Gentile, also charged by federal prosecutors with wire fraud, resigned from his position as CEO of GPB, an alternative asset-management firm, on Friday. Gentile was arraigned on Tuesday and pleaded not guilty to all counts, according to court records.
The SEC is worried that Prime's dealerships — which represent at least 70 percent of GPB's revenue — may be at risk for termination by manufacturers amid a change in control or that dealership sales could be forced. The commission also is concerned a liquidation of GPB assets "would likely result in fire-sale prices."
"The principal source for potential investor recovery is revenue generated by the several dozen automobile dealerships owned by GPB Capital," the SEC said in a memorandum of law in support of its motion. "These dealerships have contractual relationships with lenders and manufacturers that are now at risk of termination because of, among other things, Gentile's arrest.
"In addition, GPB Capital, as it has recently done, can sell its dealerships to generate cash, and Gentile and his handpicked management team should not have unchecked authority over incoming cash that could be used to redeem investors."
Automotive News reported last week that GPB is under contract to sell five dealerships: a Chevrolet, Subaru and three Toyota stores.
"GPB Capital could at any time sell dealerships, which would deplete the assets that could be used to redeem investors," the SEC said in the memo.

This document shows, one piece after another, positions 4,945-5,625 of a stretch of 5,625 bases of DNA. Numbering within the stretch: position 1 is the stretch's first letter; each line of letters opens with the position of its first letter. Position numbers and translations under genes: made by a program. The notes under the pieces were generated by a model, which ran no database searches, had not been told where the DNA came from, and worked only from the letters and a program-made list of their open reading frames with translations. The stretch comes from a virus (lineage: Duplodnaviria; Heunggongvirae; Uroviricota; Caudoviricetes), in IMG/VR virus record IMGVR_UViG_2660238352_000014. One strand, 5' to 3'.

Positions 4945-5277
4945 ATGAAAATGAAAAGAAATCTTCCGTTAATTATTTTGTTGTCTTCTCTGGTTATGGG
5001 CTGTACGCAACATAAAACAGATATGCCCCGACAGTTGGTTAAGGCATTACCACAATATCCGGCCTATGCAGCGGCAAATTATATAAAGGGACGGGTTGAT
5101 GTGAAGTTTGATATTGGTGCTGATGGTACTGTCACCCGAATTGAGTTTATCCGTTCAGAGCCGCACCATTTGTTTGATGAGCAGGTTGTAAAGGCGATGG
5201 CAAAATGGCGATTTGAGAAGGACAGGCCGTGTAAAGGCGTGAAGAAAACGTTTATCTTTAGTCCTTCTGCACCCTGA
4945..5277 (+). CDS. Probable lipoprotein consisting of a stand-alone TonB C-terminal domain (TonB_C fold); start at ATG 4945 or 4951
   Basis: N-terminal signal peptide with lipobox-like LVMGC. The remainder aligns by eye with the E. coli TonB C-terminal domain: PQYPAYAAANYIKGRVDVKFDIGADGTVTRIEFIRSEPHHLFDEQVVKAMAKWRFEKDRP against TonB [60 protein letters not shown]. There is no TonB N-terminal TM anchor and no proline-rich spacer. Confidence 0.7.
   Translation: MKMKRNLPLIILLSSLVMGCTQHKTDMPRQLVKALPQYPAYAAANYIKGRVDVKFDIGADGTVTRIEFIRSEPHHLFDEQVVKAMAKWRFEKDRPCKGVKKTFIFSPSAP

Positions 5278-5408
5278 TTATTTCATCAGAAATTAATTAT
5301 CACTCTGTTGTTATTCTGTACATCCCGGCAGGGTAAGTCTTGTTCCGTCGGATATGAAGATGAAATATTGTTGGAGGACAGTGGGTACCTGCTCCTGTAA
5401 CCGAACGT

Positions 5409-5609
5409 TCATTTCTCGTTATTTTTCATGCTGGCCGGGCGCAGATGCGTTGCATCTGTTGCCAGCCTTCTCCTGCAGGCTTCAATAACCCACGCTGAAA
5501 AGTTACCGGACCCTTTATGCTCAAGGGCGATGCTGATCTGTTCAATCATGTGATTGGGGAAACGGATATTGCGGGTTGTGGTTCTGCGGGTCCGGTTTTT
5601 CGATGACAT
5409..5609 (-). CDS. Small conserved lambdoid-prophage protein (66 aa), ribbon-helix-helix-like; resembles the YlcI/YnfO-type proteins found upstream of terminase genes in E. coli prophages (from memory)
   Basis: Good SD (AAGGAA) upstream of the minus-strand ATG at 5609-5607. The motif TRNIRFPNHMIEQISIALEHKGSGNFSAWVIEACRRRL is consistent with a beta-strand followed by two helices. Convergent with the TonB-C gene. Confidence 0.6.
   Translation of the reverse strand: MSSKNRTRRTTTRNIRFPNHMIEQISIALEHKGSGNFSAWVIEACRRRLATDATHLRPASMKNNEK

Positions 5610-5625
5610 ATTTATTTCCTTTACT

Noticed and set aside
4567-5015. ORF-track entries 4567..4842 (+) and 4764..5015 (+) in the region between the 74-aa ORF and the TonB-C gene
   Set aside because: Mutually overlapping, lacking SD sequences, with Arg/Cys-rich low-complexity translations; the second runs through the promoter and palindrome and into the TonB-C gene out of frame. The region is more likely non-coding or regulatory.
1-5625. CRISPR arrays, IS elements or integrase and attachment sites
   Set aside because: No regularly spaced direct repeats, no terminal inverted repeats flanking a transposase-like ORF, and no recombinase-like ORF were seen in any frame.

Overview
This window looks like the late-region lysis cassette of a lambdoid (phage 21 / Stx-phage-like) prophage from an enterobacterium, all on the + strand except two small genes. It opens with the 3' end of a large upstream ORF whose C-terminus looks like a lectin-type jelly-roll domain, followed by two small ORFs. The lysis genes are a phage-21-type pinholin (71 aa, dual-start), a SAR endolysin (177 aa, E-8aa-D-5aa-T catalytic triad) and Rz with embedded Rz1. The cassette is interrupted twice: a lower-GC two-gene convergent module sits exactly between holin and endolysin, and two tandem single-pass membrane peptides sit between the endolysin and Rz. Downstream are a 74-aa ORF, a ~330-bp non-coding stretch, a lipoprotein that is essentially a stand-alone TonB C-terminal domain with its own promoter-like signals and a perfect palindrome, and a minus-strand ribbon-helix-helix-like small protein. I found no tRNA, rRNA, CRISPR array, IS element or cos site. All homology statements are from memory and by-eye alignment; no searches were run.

GPB spokeswoman Nancy Sterling said in a statement to Automotive News that "the appointment of a monitor for GPB, which does not own the stores, should have no impact whatsoever on any of the dealerships."
GPB declined to make further comment on the SEC's motion.
This isn't the first time the SEC has requested a monitor oversee GPB Capital.
In July, the SEC "provided counsel for GPB Capital with a proposed monitor order," according to the SEC's memo. And after it filed its lawsuit last week, it again sought GPB's consent to appoint a monitor, but the parties independently didn't reach an agreement.
The SEC is asking a judge to approve Joe Gardemal, managing director for consulting firm Alvarez & Marsal Holdings in Washington, D.C., as the monitor. Gardemal has worked as a court-appointed expert in federal court, and as an accounting and valuation expert for the SEC and Justice Department, according to his firm. The SEC, in its filings, said Gardemal has more than 20 years of experience with valuations in the auto industry. He has worked with dealerships and manufacturers and has served as an SEC expert on dealerships, the regulators said.
If appointed by the court as a monitor, the SEC said Gardemal would submit to the court within 60 days his recommendation on whether the monitoring should be continued or converted to a receivership. Or he could recommend whether bankruptcy should be filed for one or more of the entities.
The Wall Street Journal on Tuesday reported on the SEC motion.
Prime Automotive of Westwood, Mass., with 40 dealerships in the Northeast, ranks No. 11 on Automotive News' list of the top 150 dealership groups based in the U.S., retailing 45,050 new vehicles in 2019.